• Work as an RPG monster: Follow RPG standards such as attacking taunters and reacting to critical hits.
  • Improve your Monster: Learn tricks of the trade as you progress. Improve yourself with new skills, items, and palette swaps!
  • Meet Different Hero Parties: Face different hero parties as you progress as an RPG monster. You can eventually see someone familiar!
  • Town Improvement: Help the town improve by spending your hard earned salary on town infrastructure improvements and new buildings.

Mediocre Monster is currently about 3/5ths funded on Kickstarter. The developers write that development will continue even if they fail (though at a slower pace, as they won’t be able to work full-time on the thing). Assuming they succeed, Mediocre Monster is planned for release in April 2017; Windows only.

Ground Breakers announced, in paid beta

Ground Breakers
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Erik Johnson of Vietnamese indie studio United Indie writes in to announce a turn-based sci-fi tactics game by the name of Ground Breakers.

The narrative premise:

A few centuries after the apocalypse, ice in the two poles have melted and the earth has no land left. Disorder and riot occurs everywhere. Governments were destroyed. People built giant cubes and linked them together to have a place to live on. Minerals became rare and hold much value. All the big corporates and organizations rise to powers and start to trade, research robot run by water to dominate mineral rich areas.

That said, per the developers, the single player campaign mode in Ground Breakers is event-driven rather than story-driven: “Campaign use dynamic events instead of linear story. Each play will follow different event flows which skyrocket the replayabilities. EG. Kidnap event, Judgement day event.”

The developers have also opted to eschew a traditional class system, instead giving you command of individually customizable robots.

As for the battles themselves, this trailer should give you the idea:

Here’s the full feature list:

  • The game features a single player campaign and multiplayer matches.
  • Test your wit in traditional tactic matches with 15+ types of different robots with many skills to toy with. More to come!
  • Wreak havoc while flexibly adapting to the 5+ types of ever changing battlegrounds.
  • Position your robots, capture important points and high grounds, protecting the fortress, protecting the key robot and so on…
  • Tweak your robots with chips. Collect chips with different shapes which you will have to arrange them in the board in the best way possible to maximize your robot’s abilities.
  • Expand your robot army by destroying the enemy’s robots and win some parts to craft new robots. Each robot has a different recipe and what parts you will get is pure luck.
  • Compete against other players in online battles and climb the leaderboard.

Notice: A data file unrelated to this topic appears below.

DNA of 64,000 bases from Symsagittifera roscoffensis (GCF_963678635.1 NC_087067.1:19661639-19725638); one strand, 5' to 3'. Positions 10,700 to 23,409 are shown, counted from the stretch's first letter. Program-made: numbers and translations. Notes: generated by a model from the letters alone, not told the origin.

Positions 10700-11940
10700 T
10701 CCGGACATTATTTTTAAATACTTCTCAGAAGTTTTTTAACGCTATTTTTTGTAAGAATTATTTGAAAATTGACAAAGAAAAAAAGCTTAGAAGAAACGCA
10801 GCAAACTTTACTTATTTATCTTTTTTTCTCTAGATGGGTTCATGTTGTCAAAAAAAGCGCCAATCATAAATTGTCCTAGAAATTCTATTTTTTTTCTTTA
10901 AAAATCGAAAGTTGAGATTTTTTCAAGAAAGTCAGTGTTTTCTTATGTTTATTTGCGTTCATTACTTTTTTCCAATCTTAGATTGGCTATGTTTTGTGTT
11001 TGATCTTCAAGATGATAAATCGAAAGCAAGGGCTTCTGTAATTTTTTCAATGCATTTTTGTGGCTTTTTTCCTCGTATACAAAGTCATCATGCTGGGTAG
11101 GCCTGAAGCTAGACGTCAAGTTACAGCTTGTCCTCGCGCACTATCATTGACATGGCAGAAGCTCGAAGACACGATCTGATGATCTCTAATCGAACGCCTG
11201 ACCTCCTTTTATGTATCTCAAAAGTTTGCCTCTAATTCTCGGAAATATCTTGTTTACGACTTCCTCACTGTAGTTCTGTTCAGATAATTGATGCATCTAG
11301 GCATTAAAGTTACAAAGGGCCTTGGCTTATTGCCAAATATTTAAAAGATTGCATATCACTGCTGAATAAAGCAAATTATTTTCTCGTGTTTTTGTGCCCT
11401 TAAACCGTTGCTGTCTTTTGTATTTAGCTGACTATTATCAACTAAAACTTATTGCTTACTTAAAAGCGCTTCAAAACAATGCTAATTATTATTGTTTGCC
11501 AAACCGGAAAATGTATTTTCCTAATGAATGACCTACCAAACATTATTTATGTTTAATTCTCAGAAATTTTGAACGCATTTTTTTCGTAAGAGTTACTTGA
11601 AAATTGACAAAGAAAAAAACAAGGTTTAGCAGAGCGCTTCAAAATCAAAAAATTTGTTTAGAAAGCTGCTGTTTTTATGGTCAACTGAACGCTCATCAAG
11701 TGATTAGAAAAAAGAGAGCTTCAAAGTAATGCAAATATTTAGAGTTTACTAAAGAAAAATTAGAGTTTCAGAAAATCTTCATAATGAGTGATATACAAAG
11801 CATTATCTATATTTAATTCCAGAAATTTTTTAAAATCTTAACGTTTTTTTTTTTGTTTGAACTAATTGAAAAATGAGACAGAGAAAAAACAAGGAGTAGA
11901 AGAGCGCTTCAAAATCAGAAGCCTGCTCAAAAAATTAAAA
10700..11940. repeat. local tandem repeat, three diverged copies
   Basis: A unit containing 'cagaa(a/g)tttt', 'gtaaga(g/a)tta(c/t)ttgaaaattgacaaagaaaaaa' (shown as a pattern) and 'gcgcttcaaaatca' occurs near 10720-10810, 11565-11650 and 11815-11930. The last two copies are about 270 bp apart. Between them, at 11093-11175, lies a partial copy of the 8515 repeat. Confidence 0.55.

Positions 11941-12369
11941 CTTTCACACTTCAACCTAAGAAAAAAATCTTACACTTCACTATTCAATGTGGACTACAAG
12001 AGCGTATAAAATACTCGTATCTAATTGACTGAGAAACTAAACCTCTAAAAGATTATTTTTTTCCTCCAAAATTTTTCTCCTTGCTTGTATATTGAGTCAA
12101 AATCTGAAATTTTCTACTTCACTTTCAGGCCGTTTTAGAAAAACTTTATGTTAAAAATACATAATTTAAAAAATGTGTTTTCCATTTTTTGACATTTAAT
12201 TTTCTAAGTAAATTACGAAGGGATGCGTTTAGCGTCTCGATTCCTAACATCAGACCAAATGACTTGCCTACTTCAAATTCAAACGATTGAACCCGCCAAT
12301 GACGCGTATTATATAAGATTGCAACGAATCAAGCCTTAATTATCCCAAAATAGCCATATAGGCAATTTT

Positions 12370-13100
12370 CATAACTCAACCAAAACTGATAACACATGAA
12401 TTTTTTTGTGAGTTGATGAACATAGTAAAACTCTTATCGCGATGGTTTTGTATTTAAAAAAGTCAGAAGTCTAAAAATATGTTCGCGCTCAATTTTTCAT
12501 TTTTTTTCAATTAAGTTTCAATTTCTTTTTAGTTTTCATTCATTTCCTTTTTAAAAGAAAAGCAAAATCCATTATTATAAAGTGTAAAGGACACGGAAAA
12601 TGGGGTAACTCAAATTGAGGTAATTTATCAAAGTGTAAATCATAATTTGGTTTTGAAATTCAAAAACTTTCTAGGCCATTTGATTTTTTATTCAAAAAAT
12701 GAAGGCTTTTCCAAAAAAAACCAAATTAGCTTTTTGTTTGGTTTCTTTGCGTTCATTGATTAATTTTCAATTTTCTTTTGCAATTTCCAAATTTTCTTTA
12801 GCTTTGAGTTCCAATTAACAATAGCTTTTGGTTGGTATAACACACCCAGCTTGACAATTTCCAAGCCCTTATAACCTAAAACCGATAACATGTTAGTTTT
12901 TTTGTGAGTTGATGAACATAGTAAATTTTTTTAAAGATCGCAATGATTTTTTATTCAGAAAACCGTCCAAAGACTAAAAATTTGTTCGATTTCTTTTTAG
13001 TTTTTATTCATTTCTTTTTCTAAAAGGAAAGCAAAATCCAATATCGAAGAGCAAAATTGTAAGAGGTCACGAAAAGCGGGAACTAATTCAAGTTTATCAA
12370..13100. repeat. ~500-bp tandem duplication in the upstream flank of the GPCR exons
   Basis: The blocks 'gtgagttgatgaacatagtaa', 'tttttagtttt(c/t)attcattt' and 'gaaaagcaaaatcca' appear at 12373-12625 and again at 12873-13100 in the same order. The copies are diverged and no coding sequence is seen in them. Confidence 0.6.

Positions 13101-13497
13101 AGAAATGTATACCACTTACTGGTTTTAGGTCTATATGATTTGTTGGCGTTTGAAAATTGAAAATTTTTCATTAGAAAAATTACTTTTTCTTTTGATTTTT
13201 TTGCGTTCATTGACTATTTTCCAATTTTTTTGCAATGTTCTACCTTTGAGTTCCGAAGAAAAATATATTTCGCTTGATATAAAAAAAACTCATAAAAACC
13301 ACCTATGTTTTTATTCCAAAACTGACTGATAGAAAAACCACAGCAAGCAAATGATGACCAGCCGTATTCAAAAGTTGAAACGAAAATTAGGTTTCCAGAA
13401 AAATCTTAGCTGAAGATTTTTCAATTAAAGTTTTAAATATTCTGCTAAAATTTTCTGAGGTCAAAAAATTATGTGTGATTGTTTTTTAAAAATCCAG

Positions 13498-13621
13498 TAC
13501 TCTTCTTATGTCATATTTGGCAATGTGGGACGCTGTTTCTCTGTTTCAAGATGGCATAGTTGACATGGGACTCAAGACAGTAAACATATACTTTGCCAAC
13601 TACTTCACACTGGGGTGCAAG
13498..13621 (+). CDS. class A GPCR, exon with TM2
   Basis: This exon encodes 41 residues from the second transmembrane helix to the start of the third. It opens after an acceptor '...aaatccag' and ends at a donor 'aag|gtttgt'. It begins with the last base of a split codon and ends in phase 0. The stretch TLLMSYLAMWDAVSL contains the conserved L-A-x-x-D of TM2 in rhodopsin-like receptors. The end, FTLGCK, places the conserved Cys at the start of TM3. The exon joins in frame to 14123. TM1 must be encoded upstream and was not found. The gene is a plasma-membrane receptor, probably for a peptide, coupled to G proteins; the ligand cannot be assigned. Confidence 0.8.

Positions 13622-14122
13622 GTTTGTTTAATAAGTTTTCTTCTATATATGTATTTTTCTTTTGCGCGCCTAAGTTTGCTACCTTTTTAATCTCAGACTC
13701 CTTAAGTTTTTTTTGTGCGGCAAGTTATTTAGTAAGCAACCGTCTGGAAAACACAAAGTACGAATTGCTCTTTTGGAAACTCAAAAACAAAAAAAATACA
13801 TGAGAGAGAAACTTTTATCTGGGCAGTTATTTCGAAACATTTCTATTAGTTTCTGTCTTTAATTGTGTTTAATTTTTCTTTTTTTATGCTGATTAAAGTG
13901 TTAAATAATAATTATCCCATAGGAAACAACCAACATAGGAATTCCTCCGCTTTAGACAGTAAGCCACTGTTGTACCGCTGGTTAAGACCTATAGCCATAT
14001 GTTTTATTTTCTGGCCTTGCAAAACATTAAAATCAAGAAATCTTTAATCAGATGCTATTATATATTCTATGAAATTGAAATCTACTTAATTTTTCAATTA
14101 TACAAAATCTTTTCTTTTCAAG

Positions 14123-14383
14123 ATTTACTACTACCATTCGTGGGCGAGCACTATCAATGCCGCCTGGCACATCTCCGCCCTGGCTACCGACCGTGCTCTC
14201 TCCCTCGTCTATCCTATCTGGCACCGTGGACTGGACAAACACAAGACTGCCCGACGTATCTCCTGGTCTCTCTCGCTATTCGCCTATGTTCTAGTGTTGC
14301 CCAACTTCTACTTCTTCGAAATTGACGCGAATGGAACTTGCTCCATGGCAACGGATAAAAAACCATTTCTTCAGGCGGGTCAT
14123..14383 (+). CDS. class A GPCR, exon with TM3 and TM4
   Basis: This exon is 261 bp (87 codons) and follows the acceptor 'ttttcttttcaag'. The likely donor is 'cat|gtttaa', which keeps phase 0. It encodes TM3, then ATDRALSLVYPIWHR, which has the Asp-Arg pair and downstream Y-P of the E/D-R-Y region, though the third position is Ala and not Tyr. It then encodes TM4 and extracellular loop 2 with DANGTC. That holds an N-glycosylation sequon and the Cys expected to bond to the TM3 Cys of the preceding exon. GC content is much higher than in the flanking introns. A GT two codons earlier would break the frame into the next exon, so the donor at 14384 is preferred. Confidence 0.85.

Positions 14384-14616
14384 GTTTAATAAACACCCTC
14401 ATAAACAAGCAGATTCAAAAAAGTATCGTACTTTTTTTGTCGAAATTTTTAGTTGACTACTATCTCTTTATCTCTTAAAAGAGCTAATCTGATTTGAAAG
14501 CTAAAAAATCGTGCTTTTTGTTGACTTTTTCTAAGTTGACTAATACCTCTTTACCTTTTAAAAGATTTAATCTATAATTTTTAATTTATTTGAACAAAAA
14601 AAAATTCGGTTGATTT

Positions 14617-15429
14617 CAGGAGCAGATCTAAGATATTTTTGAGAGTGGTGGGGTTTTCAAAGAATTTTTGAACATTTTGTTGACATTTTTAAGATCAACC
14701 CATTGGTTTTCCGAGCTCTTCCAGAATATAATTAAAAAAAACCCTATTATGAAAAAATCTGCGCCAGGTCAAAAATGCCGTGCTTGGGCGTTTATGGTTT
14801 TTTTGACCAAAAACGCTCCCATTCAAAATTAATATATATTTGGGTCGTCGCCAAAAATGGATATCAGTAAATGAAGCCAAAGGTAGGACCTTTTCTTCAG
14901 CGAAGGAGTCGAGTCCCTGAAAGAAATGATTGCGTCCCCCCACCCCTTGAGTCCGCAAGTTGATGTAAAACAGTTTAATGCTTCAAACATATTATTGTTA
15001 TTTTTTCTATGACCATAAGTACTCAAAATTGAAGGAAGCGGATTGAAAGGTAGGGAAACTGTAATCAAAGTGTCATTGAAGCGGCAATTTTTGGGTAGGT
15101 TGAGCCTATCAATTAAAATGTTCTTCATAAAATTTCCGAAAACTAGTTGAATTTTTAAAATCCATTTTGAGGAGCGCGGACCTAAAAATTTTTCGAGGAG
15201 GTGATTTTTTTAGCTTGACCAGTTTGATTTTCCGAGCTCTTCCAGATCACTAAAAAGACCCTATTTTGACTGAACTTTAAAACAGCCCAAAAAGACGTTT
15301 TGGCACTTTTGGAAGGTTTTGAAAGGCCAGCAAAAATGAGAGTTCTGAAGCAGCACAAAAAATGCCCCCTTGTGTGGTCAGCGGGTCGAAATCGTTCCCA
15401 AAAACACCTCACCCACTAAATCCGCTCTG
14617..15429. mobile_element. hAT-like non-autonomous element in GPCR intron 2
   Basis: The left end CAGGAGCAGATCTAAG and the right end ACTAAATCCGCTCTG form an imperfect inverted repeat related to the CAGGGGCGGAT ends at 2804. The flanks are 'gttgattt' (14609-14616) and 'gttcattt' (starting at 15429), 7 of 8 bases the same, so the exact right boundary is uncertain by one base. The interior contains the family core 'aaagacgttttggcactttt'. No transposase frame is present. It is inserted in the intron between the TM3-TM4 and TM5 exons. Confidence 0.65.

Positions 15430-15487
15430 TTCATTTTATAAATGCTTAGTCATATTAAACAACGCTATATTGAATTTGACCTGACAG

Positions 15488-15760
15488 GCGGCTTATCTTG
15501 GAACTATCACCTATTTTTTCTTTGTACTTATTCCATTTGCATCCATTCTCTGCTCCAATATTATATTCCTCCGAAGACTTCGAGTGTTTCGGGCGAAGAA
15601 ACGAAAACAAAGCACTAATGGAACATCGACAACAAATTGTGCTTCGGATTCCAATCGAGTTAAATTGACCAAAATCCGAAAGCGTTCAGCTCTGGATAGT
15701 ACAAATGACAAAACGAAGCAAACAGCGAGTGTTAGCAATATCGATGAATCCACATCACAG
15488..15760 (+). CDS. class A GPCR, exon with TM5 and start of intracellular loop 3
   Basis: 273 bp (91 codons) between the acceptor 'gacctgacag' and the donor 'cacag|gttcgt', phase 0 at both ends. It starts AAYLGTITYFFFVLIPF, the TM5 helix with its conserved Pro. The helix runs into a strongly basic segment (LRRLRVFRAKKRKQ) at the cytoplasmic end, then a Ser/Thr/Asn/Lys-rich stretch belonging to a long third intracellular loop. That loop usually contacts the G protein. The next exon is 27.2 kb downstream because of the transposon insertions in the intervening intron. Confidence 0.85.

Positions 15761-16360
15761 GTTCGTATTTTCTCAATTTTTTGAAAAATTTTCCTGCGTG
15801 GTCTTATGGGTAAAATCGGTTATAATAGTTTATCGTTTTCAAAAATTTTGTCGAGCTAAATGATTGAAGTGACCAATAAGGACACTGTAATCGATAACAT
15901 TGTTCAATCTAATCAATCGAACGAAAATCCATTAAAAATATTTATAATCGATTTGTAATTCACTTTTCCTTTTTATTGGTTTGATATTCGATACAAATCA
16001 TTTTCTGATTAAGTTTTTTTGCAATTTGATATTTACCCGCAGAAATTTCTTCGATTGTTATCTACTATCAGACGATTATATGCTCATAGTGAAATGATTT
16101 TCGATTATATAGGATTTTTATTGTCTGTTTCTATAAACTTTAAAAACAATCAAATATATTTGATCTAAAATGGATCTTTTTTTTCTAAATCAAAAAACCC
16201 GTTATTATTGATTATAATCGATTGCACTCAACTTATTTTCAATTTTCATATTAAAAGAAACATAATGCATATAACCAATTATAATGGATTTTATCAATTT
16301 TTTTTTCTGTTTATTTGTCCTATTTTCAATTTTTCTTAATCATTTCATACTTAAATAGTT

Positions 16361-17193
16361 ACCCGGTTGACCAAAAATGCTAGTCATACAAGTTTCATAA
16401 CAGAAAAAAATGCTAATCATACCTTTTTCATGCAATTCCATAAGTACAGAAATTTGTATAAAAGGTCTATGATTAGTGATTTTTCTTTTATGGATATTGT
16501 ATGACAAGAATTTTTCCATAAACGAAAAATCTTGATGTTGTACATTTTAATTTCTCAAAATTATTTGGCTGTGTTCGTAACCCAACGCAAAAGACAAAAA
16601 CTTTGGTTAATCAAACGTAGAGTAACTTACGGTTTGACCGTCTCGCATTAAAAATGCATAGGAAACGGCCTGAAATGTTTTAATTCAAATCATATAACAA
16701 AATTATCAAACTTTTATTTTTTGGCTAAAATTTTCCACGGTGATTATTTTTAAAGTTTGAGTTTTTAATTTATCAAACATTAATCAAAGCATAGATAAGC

• Expand your army, mostly by force, or by diplomacy or money.
  • Fight your way though the non-linear world domination campaign, face opponents with far superior equipment

Final release is planned for April 2016; but in the meantime, Ground Breakers is currently available on Steam Early Access for $9.99. Windows, Mac, and Linux.

New release: Naroth

Naroth
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Helge Foerster writes in to inform me about Naroth, a 3D, first-person, open world action RPG of the Elder Scrolls stripe that was recently (okay…like, a month ago) released for mobile.

The premise:

You travel to Naroth, a green plateau located between the kingdoms of Vilden and Jarrad.
On your quest for information about your father, you descend deeper and deeper into the abandoned mines to finally discover a threatening secret. Are you brave enough to face the danger?

Here’s a trailer, which actually gets the basics across pretty well:

And here’s the official feature list:

– open world, fantasy role playing game
– offline, single player gameplay
– 3D first person perspective
– freely accessible world with 3 villages and other locations
– over 3 dozen quests…
– …and even more NPCs
– 15 different enemy types
– 30 dungeon levels
– over 100 items to find and purchase
– long-ranged and melee weapons
– alchemy system
– comprehensive skill tree
– auto-mapping
– quest log
– up to 15 hours of playing time

Naroth is entirely free; you snag it off of Google Play right here and play it whenever you like. Android only.

New release: Balrum

Balrum
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The Balcony Softworks team has just written in to announce the release of Balrum. Previously covered here last January, Balrum is a 2D, isometric, open-world wRPG with farming and survival mechanics.

Here’s the new narrative premise: